Family Thanksgiving

The Gunches usually have Thanksgiving at my sister-in-law Gloriosa’s, seeing as she has the biggest house.

Now, even though she’s a perfectionist and wound pretty tight, Thanksgiving is pretty easy on her. Her house is always clean, so she just has to set the table.

Her brothers Lurch and Leech always get there early and go out back and deep fry the turkeys; my mother-in-law Ms. Larda makes the oyster stuffing; my sister-in-law Larva brings the potatoes; my daughter Gumdrop brings the salad; my gentleman friend Lust brings the liquid refreshments, and the rest of us bring homemade pies that we won’t share the recipes to because they are from Walmart.

Gloriosa always politely invites her in-laws, old Mr. Proteus and Ms. Sarcophaga, who live next door, but they always politely decline, ever since Ms. Sarcophaga ate Glorioda’s potpourri and had to be rushed to the hospital.

Instead, Ms. Sarcophaga invites some lah-dee-da socialite friends and serves them vegetables with fake butter and cold smoked turkey and dry stuffing. But she won’t serve potpourri like SOME people. She mentions this every year, even though she knows it was an accident. It is a shame she had to get her stomach pumped, but even so, her breath smelled great for weeks.

Last year, she decided she wants Proteus and Gloriosa to go over there for dessert with their kids, and meet her fancy friends. That means Gloriosa will have to leave us with all that pie, whilst she eats Ms. Sarcophaga’s dessert— probably diet Jell-O with prunes.

“What could be worse?” she wails to me on the phone the night before.

She soon finds out.

She gets a text from the school.

Her kids have lice.

It happens in the best of families.

Next morning she yanks all three kids, Momus, Comus and even baby Flambeau, out of bed at dawn; scrubs their heads with anti-lice shampoo, goes through their hair with a nit comb, and then she and her husband Proteus  pick through each other’s hair like a couple of monkeys on the Nature Channel; strips the beds; washes the sheets in HOT water, and sprays all the  furniture with Death to Lice.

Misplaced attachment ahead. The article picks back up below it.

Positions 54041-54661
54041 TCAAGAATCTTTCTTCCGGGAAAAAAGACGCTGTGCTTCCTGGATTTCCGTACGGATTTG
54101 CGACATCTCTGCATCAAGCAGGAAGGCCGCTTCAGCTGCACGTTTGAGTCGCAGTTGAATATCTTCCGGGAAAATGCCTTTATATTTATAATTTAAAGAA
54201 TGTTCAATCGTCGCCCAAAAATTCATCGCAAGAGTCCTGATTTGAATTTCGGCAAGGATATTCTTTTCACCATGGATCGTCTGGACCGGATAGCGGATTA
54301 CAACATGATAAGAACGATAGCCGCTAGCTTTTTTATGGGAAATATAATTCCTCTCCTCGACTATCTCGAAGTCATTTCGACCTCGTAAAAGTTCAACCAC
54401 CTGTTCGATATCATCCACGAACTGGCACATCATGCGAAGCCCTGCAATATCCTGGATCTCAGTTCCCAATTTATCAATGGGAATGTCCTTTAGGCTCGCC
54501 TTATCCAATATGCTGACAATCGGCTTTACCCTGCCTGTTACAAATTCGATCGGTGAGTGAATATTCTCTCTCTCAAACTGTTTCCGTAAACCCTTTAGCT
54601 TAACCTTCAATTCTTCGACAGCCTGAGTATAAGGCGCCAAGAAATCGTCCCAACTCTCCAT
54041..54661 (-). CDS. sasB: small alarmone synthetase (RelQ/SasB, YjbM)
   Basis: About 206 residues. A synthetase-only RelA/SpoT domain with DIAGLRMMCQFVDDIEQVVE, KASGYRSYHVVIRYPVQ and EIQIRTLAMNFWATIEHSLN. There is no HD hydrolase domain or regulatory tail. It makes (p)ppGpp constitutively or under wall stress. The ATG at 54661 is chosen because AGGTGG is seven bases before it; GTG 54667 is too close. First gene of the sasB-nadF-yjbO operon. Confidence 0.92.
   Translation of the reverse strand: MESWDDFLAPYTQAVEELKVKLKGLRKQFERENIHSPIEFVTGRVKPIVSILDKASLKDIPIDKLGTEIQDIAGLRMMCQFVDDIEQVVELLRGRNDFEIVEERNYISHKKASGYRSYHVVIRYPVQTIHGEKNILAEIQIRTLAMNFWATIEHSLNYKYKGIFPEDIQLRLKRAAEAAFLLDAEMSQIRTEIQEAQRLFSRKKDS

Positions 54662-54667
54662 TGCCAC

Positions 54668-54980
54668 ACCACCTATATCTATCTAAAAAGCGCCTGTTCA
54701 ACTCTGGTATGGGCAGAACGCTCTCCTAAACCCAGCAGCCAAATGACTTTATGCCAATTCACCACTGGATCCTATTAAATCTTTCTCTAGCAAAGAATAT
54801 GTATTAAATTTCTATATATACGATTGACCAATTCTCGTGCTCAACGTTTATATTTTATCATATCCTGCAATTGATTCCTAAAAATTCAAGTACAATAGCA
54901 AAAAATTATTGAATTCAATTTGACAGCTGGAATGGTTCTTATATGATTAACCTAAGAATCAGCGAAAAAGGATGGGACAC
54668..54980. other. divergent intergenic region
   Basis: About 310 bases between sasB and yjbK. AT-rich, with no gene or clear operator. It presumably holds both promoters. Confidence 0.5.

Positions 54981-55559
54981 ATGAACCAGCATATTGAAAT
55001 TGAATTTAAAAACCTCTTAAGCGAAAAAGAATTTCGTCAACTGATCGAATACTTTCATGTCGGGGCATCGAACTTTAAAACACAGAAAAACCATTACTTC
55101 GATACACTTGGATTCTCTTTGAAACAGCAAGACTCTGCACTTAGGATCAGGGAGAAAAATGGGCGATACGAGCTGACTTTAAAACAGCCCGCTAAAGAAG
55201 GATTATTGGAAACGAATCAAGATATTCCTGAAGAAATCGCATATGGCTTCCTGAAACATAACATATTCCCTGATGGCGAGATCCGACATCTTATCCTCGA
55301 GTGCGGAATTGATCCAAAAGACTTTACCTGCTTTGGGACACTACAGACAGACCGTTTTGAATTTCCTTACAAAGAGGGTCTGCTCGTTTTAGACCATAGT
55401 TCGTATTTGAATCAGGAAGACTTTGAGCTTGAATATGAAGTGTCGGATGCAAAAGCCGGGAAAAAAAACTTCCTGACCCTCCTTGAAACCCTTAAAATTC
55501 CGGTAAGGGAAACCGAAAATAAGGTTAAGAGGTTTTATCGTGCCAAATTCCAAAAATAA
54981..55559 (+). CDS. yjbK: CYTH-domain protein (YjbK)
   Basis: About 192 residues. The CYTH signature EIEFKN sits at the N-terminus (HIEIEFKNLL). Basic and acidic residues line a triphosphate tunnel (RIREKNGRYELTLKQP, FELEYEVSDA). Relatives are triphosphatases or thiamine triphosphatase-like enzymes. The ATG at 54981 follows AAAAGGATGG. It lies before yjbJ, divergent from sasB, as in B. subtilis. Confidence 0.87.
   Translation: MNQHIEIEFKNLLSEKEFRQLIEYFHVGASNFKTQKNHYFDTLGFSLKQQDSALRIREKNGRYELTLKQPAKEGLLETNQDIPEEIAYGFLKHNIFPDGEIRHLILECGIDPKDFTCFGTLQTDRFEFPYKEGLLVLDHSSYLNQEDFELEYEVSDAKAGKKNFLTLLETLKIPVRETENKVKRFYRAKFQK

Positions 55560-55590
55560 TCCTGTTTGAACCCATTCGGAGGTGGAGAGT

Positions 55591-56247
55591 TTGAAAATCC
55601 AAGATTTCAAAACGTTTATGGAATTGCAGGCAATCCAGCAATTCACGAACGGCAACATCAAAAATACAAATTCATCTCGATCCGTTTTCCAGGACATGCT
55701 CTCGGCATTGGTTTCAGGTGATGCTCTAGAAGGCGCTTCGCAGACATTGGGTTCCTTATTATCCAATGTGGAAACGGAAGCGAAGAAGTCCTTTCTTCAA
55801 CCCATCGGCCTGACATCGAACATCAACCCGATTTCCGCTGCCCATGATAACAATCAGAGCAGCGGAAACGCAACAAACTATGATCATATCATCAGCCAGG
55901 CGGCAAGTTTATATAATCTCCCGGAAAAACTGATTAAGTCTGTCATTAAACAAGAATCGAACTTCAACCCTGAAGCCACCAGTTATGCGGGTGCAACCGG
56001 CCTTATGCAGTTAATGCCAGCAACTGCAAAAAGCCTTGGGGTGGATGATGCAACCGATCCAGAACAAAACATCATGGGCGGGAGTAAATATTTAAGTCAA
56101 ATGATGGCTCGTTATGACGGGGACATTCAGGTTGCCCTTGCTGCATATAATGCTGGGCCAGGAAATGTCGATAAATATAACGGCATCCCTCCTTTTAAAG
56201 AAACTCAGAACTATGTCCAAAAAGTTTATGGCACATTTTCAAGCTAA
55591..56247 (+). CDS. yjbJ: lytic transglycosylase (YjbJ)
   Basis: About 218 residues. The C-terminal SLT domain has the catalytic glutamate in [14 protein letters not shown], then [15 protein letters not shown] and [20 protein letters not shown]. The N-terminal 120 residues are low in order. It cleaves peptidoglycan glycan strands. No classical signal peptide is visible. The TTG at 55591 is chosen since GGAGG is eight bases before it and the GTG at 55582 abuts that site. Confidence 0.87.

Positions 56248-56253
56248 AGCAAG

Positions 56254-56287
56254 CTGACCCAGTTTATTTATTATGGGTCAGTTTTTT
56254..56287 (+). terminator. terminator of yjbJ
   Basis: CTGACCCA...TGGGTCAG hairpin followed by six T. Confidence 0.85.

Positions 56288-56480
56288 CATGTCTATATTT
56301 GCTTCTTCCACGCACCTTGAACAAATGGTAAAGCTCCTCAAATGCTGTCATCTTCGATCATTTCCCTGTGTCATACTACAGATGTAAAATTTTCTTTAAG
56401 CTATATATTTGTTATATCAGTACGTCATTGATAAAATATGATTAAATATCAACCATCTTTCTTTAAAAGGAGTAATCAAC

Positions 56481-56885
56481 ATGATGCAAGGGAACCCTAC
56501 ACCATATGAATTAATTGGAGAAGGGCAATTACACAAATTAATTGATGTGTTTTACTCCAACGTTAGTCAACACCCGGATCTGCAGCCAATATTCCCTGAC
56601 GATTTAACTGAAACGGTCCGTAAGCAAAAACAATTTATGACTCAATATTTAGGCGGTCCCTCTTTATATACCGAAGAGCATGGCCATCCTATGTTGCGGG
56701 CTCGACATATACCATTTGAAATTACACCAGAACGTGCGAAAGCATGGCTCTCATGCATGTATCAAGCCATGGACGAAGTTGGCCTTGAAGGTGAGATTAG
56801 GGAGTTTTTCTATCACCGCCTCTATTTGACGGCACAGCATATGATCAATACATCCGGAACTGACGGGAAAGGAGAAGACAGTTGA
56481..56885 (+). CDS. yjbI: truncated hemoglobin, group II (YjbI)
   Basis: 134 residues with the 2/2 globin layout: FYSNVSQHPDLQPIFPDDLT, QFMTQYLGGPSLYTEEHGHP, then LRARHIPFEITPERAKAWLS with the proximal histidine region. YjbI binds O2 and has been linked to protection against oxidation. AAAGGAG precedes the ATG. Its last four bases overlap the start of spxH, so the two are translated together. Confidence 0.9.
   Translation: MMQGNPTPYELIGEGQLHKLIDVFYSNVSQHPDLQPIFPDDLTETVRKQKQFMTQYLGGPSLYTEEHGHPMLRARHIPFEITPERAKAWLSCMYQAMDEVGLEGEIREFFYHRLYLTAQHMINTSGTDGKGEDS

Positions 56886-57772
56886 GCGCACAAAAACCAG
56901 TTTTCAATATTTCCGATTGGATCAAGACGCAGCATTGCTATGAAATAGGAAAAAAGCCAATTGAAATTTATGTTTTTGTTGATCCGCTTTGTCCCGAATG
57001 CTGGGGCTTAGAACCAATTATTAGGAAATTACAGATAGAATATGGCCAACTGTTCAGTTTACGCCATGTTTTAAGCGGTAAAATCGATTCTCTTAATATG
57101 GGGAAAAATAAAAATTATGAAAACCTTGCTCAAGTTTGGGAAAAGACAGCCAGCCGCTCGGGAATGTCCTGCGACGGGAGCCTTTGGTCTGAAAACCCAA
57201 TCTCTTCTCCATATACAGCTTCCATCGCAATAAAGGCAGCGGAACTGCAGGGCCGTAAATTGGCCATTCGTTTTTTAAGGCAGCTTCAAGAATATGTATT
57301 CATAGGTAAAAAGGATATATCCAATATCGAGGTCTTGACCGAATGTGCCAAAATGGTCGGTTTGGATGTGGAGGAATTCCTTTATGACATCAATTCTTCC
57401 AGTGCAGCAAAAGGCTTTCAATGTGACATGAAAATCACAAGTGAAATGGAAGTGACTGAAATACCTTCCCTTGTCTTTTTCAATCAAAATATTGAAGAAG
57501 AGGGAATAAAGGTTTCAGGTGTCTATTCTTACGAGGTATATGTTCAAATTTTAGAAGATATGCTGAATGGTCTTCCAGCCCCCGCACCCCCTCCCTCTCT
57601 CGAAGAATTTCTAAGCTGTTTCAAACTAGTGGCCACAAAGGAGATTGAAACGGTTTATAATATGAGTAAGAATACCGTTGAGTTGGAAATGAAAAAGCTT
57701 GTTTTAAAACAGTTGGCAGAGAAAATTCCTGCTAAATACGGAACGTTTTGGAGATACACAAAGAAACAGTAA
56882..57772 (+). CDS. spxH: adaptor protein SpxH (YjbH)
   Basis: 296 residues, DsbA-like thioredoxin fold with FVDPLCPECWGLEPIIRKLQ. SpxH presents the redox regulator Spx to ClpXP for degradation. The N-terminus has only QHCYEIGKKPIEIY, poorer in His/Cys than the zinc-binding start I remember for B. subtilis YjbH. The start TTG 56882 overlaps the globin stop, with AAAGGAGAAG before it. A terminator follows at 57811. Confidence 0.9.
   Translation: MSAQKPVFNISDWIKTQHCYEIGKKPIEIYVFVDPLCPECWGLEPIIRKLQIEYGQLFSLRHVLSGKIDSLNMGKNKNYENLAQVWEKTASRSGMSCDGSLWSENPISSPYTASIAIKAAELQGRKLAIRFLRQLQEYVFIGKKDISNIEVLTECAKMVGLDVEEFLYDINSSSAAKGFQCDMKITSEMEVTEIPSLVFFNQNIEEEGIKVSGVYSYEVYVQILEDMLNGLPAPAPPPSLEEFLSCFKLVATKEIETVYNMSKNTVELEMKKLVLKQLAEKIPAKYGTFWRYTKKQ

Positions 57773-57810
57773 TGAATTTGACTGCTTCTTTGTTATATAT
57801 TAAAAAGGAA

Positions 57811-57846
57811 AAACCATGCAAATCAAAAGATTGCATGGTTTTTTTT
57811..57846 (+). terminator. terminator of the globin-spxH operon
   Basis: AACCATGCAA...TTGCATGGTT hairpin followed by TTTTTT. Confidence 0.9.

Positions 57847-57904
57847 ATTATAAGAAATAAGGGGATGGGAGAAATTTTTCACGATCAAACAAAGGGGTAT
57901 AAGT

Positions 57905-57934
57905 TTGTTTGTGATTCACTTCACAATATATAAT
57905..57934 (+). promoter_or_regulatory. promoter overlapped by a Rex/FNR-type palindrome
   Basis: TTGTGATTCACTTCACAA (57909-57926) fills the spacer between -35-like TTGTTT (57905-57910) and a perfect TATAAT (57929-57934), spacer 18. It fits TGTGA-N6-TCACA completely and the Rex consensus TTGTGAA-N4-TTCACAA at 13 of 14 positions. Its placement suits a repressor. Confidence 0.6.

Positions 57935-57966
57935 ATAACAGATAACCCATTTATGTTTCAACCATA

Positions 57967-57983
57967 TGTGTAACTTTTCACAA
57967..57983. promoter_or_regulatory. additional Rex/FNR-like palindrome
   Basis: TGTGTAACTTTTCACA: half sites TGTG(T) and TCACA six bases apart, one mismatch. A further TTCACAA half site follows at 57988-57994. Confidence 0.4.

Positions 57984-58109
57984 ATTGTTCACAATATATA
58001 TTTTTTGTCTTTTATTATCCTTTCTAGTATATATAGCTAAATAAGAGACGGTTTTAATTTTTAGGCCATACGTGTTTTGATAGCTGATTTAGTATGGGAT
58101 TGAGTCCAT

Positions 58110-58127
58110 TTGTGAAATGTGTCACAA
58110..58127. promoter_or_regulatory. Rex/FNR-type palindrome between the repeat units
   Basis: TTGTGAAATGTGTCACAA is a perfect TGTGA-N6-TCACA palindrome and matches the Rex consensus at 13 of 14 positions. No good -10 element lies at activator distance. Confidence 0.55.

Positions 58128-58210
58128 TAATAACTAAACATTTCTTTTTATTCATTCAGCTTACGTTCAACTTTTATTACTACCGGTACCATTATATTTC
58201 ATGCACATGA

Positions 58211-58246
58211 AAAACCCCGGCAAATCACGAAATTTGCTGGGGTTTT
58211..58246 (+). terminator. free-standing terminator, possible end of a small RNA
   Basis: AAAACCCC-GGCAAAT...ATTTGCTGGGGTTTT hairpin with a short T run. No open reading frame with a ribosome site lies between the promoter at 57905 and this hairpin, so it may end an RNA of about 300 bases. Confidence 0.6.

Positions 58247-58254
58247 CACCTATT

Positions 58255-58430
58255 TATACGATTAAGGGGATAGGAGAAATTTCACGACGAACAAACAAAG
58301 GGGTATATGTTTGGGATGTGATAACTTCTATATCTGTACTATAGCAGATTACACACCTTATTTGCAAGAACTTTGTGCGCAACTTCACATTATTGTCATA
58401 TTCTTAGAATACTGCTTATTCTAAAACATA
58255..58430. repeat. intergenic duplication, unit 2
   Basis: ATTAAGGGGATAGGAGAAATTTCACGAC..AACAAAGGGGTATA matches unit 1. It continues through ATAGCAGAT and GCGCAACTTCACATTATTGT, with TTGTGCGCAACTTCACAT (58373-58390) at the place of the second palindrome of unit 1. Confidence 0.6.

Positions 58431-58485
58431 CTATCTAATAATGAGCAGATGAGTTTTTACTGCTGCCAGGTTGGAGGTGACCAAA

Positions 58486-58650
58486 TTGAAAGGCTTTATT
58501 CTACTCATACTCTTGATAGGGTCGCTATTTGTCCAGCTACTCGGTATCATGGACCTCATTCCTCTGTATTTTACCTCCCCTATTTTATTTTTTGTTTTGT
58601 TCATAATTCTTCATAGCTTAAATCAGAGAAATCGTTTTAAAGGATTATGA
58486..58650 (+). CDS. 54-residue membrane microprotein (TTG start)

She is still twitching when we all come trooping up the walk, and little Momus gives us a big hello, “Happy Thanksgiving! We don’t have lice no more!”

All of us suddenly got itchy heads.

So Gloriosa has to explain how she rushed to the all-night Walgreens for whatever gets rid of lice (they make it smell nice now, with lavendar) and how she picked and scrubbed and sprayed, so we can rest easy that everything is lice-free.

We listen, and we all sit on the edges of our chairs and try not to scratch our heads.

But after Lust breaks out the drinks, and we get football roaring on all the TVs (they got three, all huge) we gradually relax and forget about it and eat everything in sight, like usual.

When we are just about to slice the pies for dessert, Ms. Sarcophaga summons.

We tell them to go ahead; we’ll still be here when they get back; maybe there’ll be some pie left.

So off they all go, feet dragging. Gloriosa uses the walk between the houses to inform Comus and Momus that they are absolutely NOT to mention or even whisper the word “lice” during this visit.

Ms. Sarcophaga introduces them around, sweet as saccharin. She actually scoops up Flambeau, like a loving grandmother.

She’ll never do that again.

They are all standing around, making polite talk, and Flambeau starts rooting through Ms. Sarcophaga’s hair with her fat little fingers.

“Aren’t you sweet,” Ms. Sarcophaga says, “patting Grandmother’s hair.”

But Flambeau ain’t patting, she is examining.

Sarcophaga tries to put her down, but not quick enough.

“LICE!” Flambeau sings out, with her hand still in Sarcophaga’s hair.

Gloriosa tries to cover it up. “She’s saying ‘nice’!… Grandmother has nice hair, Flambeau? ”

“LLLLICE!” yells Flambeau.

The visit breaks up pretty quick after that, and Gloriosa’s little family gets back home before the pie’s gone.

Happy Thanksgiving. Hope you didn’t lose your appetite.


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